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Who Remembers Jellinek?

[This is the editorial of the Jellinek Special Anniversary issue of the CAS Information Services Newsletter, co-authored by Judit H. Ward and William Bejarano.]

In 1982, Mark Keller, editor of the Journal of Studies on Alcohol, wrote an article with the title “I remember Jellinek.” In 2015, 125 years after Elvin Morton Jellinek was born, a better question to ask would be if and how the world remembers Jellinek, or “Bunky,” as he preferred to be called. It is quite probable that not too many are still with us who met him in person, however, his legacy prevails, despite fading memories.

In remembrance of Jellinek, the first questions should be, as suggested by Thelma Pierce Anderson, Jellinek’s ex-wife,

Which Jellinek are we talking about? Bunky, the man? Bunky, the scientist? Bunky, the humanitarian? Bunky, the screwball? Bunky, the kind? the ruthless? the genius?
(Anderson to Keller, August 22, 1984)

This special issue of the Center of Alcohol Studies Information Services Newsletter aims to present Jellinek’s colorful personality through his own words, deeds, and scholarship, coupled with thoughts and opinions from some leaders of the field. Our goal is to show that Jellinek was everything but the average researcher. Letters, memories, and articles (by him and about him) outline a controversial scholar. He might have been scorned by many and idolized by others, but no one could just ignore him and what he did, whether as a charming gambler in Hungary or an alcohol scientist in the United States.

E. M. Jellinek more than others, saw “the big picture” regarding what was necessary to establish a beachhead for mainstream science’s cultural “ownership” of the nation’s alcohol-related concerns in the post-Repeal period.
(Roizen, 2014, p. 78)

Perhaps Jellinek’s most enduring contribution to the field of alcohol studies is his idea of “phases” of the alcohol addict, exemplified by his famous doodle, later tweaked by Dr. Max Glatt to include a recovery element, but still popularly referred to as the “Jellinek Curve.” This curve has been modified and applied to all sorts of addiction disorders over the years, and is still highly cited to this day.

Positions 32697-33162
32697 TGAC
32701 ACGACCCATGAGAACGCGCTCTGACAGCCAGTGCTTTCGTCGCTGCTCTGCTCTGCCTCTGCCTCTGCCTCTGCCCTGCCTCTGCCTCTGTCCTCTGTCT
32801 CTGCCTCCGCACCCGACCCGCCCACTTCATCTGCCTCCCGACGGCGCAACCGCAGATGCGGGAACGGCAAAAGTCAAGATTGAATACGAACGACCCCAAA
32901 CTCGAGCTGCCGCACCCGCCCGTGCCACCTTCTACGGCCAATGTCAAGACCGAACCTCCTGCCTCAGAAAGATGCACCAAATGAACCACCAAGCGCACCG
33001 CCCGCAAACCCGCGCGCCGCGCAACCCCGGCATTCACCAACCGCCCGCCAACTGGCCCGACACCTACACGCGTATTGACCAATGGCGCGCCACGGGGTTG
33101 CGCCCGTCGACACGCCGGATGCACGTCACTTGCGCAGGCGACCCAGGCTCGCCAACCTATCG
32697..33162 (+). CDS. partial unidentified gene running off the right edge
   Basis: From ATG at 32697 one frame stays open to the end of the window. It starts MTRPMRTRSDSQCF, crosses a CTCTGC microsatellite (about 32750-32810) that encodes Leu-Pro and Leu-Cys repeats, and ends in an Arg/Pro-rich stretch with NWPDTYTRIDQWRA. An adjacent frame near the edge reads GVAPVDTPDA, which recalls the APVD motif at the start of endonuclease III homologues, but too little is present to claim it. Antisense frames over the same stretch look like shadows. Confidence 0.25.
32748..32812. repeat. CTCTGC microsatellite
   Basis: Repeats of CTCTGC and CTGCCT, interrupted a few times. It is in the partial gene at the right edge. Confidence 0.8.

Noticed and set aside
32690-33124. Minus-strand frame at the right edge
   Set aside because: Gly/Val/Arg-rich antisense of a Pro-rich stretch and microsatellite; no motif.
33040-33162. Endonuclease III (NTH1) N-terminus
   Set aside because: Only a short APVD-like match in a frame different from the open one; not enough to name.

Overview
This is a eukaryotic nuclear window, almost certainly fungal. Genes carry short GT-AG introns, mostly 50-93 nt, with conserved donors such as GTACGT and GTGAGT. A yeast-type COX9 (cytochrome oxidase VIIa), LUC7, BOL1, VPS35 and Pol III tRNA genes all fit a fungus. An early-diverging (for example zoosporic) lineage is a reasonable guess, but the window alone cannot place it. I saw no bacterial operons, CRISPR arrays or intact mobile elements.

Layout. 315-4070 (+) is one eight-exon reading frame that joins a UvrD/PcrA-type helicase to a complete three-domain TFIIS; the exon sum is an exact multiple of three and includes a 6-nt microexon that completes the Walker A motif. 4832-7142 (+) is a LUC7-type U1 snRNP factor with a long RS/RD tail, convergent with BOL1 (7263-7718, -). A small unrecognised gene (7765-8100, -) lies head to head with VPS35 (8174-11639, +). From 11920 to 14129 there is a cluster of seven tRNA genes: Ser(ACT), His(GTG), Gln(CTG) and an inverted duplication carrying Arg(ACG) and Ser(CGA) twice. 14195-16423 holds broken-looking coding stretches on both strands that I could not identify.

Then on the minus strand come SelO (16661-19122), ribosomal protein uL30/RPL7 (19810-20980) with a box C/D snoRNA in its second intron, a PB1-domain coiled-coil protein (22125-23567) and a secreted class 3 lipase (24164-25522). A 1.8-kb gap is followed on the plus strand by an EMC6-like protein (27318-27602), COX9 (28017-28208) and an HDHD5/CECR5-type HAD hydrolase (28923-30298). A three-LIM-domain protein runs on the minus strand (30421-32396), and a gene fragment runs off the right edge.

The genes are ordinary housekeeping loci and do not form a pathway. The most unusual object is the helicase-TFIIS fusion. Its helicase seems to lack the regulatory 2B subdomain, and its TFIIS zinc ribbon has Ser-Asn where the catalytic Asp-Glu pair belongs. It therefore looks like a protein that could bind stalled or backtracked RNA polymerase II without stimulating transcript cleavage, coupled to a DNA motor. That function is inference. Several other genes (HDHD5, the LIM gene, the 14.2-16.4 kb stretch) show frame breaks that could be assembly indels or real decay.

His wide-ranging appeal to audiences of all sorts was also remarkable. For the scholars, he was one of the first editors of the pioneering Quarterly Journal of Studies on Alcohol (QJSA), still being published at the Center under the title Journal of Studies on Alcohol and Drugs (JSAD). He also appealed to the layperson, highlighted below by the short animated feature “To Your Health” (starring his cartoon likeness), and the publication “Alcohol, Cats and People,” describing experiments with alcohol on cats and featuring amusing illustrations. And finally, spanning both popular and scholarly audiences is perhaps his most comprehensive work, the book The Disease Concept of Alcoholism, published in 1960, which, combined with his other work, has left an impact exemplified by the fact that alcoholism is occasionally referred to as “Jellinek’s Disease.”

book covers

Highlighting Jellinek’s work at the 2014th SALIS conference

As its first director, he developed the idea and curriculum for the Summer School of Alcohol Studies, which still holds annual sessions at Rutgers University. His appeal to librarians and information specialists may be best represented by his work on the Classified Abstract Archive of the Alcohol Literature (CAAAL) collection, an organizational system for all of the alcohol literature available at the time. And finally, his legend lives on via the periodically-granted “Jellinek Memorial Award”, in which the Canadian-based Jellinek Memorial Fund recognizes scholarly contributions to the alcohol field.

posterWe at the CAS library like to think of Jellinek as a 21st-century sort of scholar. The original multidisciplinary nature of the Center reflects Jellinek’s global thinking and big-picture approach, which includes research, therapy, publication, education, and special services as listed on this hand-crafted poster above from our library collection and popularized in print. The Center was the first to depoliticize the alcohol question, and Jellinek was instrumental in approaching it from a scientific perspective. In addition, by establishing the prototype of modern-day alcohol education and training institutions, the Summer School of Alcohol Studies, Jellinek managed to bring all interested parties under one umbrella, including temperance workers, the clergy, military and health professionals, educational and research-oriented participants, and representatives of the alcohol industry. Jellinek launched the first Yale Plan Clinic as a treatment facility oriented towards addicts. Documenting and disseminating alcohol information were also in the focus of the Center’s early activities. The Center’s model was so effective that new institutions followed the model established at Yale. The Rutgers Center of Alcohol Studies still operates under the same principles.